Monthly Archives April 2017

Blu-Ray Review: Tampopo

Director: Jûzô Itami

Writer: Jûzô Itami

Cast: Tsutomo Yamazaki, Nobuko Miyamoto, Ken Watanabe, Kôji Yakusho, Kinzô Sakura, Rikiya Yasuoka, Yoshi Katô

Cert: 15

Running time: 114 minutes

Year: 1985


Film:
Extras: medium_5


What’s the story: Timid Tokyo ramen shop owner Tampopo (Miyamoto) begins a journey of culinary and self discovery when the gruff Goro (Yamazaki) teaches her how to make the perfect bowl of noodles.

What’s the verdict: Oh, what torture reviewing one of cinema’s greatest food movies. How tasty look those clichés. The urge to call it “flavourful”, “a feast for the eyes” or “a banquet for the cinematic palate, presented with Michelin-star worthy élan”.

We quite like that last one…

Ah, shame be flambéed...

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Fast & Furious 8 – The Electric Shadows Podcast

Episode 22 of The Electric Shadows Podcast sees Rob Daniel & Rob Wallis revving their engines as they ironically mosey through a discussion of Fast & Furious 8, and the surprisingly robust franchise as a whole.

They also dive into the insane world of Howard Hughes in Warren Beatty’s Rules Don’t Apply, and get ambivalent about the Star Wars: The Last Jedi trailer.

The key’s in the ignition, we’ve got a full canister of NOS… wanna take a ride?

To check out Rob Wallis’ movie writings, head over to www.ofallthefilmsites.com

Twitter: rob_a_daniel

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Rules Don’t Apply

Director: Warren Beatty

Writer: Warren Beatty (screenplay), Warren Beatty, Bo Goldman (story)

Cast: Warren Beatty, Lily Collins, Alden Ehrenreich, Matthew Broderick, Annette Bening, Martin Sheen, Alec Baldwin, Oliver Platt, Steve Coogan, Taissa Farmiga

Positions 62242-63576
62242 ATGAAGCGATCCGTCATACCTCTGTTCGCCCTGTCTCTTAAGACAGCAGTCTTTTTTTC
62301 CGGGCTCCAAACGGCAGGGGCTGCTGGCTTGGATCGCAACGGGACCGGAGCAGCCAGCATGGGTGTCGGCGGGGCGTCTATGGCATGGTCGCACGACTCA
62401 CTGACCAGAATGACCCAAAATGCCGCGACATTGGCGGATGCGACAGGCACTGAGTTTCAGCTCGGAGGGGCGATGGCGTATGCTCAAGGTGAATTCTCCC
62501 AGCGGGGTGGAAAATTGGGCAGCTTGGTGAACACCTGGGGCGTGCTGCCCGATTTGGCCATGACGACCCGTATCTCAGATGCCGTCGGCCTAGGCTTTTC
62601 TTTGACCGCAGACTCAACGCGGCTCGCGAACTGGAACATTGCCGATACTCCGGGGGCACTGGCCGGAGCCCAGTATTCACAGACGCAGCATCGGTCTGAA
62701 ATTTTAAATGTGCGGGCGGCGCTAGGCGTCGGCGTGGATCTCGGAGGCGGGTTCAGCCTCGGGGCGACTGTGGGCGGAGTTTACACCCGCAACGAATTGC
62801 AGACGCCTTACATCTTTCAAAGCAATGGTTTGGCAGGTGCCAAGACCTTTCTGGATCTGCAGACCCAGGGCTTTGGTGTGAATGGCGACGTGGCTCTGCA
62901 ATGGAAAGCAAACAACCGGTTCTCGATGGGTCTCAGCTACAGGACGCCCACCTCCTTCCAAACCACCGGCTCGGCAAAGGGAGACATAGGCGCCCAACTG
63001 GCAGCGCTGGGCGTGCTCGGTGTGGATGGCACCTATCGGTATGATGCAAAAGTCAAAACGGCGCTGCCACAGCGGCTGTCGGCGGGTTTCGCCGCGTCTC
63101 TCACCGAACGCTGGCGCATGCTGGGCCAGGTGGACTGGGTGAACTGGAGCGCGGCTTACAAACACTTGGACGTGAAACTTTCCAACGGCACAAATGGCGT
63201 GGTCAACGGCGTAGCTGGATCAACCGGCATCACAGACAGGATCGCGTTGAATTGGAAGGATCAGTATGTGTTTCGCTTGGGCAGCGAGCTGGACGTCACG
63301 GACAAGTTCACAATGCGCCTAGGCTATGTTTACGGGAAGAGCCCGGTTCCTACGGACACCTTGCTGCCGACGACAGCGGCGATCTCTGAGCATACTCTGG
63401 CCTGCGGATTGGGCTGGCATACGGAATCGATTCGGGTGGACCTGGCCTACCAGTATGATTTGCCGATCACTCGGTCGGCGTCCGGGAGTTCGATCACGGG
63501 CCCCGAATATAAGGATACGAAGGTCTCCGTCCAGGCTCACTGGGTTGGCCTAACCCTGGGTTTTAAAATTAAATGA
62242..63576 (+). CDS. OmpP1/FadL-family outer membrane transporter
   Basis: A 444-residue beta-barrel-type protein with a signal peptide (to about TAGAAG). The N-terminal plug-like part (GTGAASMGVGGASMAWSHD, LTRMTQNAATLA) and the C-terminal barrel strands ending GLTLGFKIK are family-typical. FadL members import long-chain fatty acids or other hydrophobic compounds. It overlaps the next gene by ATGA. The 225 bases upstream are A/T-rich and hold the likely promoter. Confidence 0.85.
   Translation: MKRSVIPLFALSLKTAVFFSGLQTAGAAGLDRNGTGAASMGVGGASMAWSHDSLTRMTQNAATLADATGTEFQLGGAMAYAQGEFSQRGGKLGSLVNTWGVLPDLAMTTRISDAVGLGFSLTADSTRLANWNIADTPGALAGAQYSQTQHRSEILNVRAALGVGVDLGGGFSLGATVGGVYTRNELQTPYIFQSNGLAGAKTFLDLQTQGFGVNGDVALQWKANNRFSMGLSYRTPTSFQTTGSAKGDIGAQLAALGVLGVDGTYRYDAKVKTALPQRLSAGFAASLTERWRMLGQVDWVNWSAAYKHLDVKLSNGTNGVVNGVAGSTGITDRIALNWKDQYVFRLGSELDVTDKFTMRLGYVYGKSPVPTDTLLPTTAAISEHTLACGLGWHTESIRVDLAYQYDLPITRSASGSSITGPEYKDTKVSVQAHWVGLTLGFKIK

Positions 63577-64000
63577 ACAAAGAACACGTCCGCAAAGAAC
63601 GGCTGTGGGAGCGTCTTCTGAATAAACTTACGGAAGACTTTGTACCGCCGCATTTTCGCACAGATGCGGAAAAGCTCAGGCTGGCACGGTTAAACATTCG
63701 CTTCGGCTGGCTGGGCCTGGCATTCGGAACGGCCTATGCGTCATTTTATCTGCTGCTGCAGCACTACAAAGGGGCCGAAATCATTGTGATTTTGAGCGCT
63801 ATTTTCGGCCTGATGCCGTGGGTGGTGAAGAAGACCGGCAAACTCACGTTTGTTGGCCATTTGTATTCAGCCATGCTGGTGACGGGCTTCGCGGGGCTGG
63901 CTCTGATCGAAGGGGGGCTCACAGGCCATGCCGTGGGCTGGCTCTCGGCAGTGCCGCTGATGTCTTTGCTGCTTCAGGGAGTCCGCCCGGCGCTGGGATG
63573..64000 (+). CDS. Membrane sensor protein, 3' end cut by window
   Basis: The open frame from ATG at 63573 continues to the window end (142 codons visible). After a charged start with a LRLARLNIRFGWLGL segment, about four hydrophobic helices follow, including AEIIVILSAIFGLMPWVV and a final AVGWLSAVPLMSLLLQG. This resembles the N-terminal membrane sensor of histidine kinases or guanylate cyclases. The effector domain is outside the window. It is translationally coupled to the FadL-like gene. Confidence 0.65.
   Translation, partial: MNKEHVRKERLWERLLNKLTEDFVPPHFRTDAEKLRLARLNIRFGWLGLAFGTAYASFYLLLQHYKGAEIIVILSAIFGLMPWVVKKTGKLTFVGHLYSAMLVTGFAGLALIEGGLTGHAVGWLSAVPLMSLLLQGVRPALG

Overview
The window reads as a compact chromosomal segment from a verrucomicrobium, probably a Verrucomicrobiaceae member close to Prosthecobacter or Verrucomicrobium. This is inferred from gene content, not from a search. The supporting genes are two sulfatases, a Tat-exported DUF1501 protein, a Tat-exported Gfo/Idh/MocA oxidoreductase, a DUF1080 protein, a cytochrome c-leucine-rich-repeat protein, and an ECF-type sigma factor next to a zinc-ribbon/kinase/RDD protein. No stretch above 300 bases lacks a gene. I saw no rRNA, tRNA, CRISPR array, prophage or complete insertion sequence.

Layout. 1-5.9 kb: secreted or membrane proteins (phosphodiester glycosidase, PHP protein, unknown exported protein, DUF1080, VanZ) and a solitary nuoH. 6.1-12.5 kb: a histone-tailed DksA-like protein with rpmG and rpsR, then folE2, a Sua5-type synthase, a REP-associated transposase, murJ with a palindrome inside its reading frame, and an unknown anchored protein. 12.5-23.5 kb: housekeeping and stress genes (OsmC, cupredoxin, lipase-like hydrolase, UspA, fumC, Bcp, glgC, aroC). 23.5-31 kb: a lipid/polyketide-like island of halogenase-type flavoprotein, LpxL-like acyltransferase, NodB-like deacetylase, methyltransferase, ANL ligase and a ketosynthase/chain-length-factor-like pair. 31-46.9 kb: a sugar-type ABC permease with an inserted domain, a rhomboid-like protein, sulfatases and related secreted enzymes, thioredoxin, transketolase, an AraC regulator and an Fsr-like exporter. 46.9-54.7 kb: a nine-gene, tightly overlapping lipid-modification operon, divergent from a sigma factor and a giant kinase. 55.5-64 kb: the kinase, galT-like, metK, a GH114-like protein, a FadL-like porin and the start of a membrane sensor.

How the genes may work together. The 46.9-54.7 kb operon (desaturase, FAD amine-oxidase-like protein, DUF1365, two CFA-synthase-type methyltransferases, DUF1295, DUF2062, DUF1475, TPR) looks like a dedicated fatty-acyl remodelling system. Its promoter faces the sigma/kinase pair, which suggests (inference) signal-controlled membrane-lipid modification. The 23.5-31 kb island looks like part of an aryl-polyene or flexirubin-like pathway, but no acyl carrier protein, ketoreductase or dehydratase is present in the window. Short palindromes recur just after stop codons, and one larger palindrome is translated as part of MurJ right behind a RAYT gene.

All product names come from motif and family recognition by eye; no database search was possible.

Cert: 12

Running time: 127mins

Year: 2016


medium_3


What’s the story: Young Marla (Collins) is brought to 1950s Hollywood as one of billionaire Howard Hughes’ many movie star ingenues. She and sensitive chauffeur Frank (Ehrenreich) are soon pulled into the dangerous, exciting orbit of Hughes (Beatty).

What’s the verdict: Warren Beatty’s return to the big screen fifteen years after the catastrophic failure of Town & Country, may be the now octogenarian’s final silver screen outing.

Befitting its subject, OCD-crippled billionaire Howard Hu...

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Blu-ray Review: The Life of Oharu

Welcome to Cinematic Greens

Director: Kenji Mizoguchi

Writer: Kenji Mizoguchi, Yoshikata Yoda (screenplay), Saikaku Ihara (novel)

Cast: Kinuyo Tanaka, Toshiro Mifune

Cert: PG

Running time: 137 mins

Year: 1952


Accolades:
1952 Venice Film Festival
International Award

Electric Shadows rating: medium_5
Criterion Extras: medium_3


What’s the story: In 17th century Japan, noblewoman Oharu is exiled from Kyoto for the crime of loving someone belonging to a lower caste, beginning a lifelong struggle against misfortune.

What’s the verdict: Winner of the International Award at 1952’s Venice Film Festival, The Life of Oharu proved Japanese cinema did not start and stop with Akira Kurosawa’s Rashomon, grand prize winner at Venice a year before.

Where Rashomon was kinetic and visceral, The Life of Oharu was c...

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Shell-Praiser: A Defense of Ghost in the Shell

SPIRITED REIMAGINING

(Spoiler warning: key plot points from Ghost in the Shell 2017 revealed in this feature)

Mired in whitewashing accusations since 2015 when Scarlett Johansson was announced in the lead. Subject of sustained online fan fury. Mediocre US box office Paramount Studios acknowledged was partly due to this controversy.

Is now a good time to admit I’m a fan of this incarnation of Ghost in the Shell? A reason for this being because of how it addresses its own casting and the surrounding debate? Please give me time to outline the case for the defence.

From Masamune Shirow’s 1989 manga, to Mamoru Oshii’s 1995 anime, its 2004 sequel Innocence, the Solid State Society and Arise spin-offs, Ghost in the Shell is constantly evolving and reworking its themes.

Themes of identity flu...

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Ghost in the Shell – The Electric Shadows Podcast

Episode 21 of The Electric Shadows Podcast sees Rob Daniel & Rob Wallis tackling the controversial live action remake of Ghost in the Shell. The two review the film’s merits and flaws, before discussing the whitewashing scandal surrounding the film and the way it is addressed within the plot. Could this be the first podcast in which our intrepid podcasters significantly disagree?  You’ll have to listen on… although you can skip to 1:01:30 to hear our (differing) opinions on the controversy this film has attracted.

To check out Rob Wallis’ movie writings, head over to www.ofallthefilmsites.com

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